In response to the auditor's review, the division said it is developing a continuous quality improvement process to ensure staff are meeting documentation and deadline requirements.
In calendar year 2016, the department received 18,724 reports of alleged child abuse or neglect. Of those, 9,752 required an investigation.
Auditors found that more than 60 percent of reports requiring investigation did not get one within the 60-day time-frame required by state law. Completion of reports ranged from zero to 455 days, and averaged 69 days to complete.
In 2015 auditors recommended the department do a better job of using data to support the decisions it makes and prioritize funding from the 2015 Legislature to implement an electronic records management system and integrated case management system.
Department officials say they are developing a web-based application called “Child and Family Stat” to monitor data in several areas, including intake, investigations and case management.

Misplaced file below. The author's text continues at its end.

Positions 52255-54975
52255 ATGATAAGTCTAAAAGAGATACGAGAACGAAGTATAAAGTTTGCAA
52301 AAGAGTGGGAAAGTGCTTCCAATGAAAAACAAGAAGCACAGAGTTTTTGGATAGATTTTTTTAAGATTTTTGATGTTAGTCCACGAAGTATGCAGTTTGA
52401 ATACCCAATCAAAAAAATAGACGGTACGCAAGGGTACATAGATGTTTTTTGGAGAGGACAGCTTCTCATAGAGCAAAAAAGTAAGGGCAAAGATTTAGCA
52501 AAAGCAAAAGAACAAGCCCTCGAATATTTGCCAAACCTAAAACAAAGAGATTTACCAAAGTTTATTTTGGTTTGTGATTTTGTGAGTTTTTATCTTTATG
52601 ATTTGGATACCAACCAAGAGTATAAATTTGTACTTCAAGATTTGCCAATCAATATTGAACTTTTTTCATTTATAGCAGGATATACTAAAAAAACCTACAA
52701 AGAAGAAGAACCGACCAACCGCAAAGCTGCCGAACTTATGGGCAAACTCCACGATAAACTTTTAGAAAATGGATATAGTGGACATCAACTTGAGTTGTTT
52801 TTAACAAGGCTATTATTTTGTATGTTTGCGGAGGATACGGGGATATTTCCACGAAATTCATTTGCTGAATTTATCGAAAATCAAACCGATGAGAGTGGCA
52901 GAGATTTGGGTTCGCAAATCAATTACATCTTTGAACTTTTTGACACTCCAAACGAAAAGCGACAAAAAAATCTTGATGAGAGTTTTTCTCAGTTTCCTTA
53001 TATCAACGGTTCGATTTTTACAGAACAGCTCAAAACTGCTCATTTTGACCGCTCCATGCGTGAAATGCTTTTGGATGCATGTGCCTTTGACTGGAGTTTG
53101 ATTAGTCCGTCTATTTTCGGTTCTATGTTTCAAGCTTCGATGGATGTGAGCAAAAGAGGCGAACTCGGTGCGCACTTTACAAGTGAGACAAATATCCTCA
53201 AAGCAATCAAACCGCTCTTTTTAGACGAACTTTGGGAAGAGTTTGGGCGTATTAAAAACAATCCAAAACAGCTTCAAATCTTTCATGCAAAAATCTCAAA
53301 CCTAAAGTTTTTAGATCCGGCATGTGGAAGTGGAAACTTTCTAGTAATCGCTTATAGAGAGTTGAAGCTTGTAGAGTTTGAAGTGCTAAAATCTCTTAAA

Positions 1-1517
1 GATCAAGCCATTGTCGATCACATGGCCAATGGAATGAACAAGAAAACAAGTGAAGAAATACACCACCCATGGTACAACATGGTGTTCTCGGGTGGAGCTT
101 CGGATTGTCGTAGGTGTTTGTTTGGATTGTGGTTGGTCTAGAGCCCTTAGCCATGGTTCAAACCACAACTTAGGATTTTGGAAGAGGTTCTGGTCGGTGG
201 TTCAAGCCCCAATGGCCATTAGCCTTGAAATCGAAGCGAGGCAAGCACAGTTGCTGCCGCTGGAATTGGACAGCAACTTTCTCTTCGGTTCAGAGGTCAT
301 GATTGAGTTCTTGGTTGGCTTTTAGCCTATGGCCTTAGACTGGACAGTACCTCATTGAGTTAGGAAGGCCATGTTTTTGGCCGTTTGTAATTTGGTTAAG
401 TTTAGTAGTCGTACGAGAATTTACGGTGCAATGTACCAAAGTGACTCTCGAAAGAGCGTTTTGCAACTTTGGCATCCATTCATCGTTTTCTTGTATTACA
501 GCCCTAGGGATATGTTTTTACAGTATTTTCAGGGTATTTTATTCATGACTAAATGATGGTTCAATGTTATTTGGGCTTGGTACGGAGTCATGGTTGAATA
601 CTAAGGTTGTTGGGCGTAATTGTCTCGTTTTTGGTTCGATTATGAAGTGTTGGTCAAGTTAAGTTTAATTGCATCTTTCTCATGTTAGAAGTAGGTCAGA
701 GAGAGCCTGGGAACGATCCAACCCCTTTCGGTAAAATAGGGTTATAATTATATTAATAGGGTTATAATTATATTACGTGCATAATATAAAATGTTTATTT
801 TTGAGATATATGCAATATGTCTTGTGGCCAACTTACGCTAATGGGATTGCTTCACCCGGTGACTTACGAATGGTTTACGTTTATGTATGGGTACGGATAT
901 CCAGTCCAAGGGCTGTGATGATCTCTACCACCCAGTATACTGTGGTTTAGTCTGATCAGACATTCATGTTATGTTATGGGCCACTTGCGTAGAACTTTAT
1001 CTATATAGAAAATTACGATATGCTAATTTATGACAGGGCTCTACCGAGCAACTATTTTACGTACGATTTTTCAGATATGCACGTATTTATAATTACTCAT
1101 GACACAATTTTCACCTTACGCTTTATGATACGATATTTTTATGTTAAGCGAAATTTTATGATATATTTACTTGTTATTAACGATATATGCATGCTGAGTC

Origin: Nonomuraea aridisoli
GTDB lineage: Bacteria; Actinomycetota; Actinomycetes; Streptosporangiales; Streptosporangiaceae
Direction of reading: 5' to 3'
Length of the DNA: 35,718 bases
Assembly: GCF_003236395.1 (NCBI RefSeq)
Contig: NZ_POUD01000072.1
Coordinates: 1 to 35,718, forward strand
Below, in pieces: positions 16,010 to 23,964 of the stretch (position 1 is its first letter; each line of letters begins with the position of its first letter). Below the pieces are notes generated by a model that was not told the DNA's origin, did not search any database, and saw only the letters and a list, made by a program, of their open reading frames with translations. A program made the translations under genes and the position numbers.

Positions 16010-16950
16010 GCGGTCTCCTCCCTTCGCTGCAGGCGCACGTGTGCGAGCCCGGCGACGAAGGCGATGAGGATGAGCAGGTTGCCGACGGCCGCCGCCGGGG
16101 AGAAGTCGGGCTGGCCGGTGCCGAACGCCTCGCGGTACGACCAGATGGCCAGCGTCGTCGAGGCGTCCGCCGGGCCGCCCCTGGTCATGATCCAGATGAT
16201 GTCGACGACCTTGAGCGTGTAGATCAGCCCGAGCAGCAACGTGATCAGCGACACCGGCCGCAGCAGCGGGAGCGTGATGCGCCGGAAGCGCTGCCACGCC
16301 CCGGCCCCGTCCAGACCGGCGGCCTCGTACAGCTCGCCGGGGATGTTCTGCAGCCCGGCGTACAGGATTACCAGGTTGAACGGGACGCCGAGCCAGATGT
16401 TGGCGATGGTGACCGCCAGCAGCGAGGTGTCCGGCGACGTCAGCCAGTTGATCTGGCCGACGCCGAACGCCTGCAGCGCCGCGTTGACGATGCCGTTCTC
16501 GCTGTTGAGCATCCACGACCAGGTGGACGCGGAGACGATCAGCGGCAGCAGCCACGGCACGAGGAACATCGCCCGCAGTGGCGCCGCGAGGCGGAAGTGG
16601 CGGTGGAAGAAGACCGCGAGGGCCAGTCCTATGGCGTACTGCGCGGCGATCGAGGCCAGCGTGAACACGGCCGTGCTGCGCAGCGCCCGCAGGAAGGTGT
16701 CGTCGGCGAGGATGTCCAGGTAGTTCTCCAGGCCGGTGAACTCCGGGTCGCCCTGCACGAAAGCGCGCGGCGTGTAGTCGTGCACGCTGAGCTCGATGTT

The app should allow the department to track and monitor daily work, including if investigative time frames are being met. The application is still under development and should be fully implemented by 2018.
Field staff, however, told auditors they had no knowledge of the application or its development.
Until the new app is ready, the department is still using an antiquated system with limited functionality to administer its activity. It is pulling data from that system to produce monthly management reports that track trends and staffing patterns.
The system has taken longer than expected because of the complexity involved and the need to make sure workers get a fully functioning system. The division is working on what it calls phase one, which includes intake through the abuse and prevention hotline and assigning calls for investigation. That is expected to be operational by the end of 2018.
The audit will be discussed Dec. 13 at a meeting of the Legislative Audit Committee in Helena.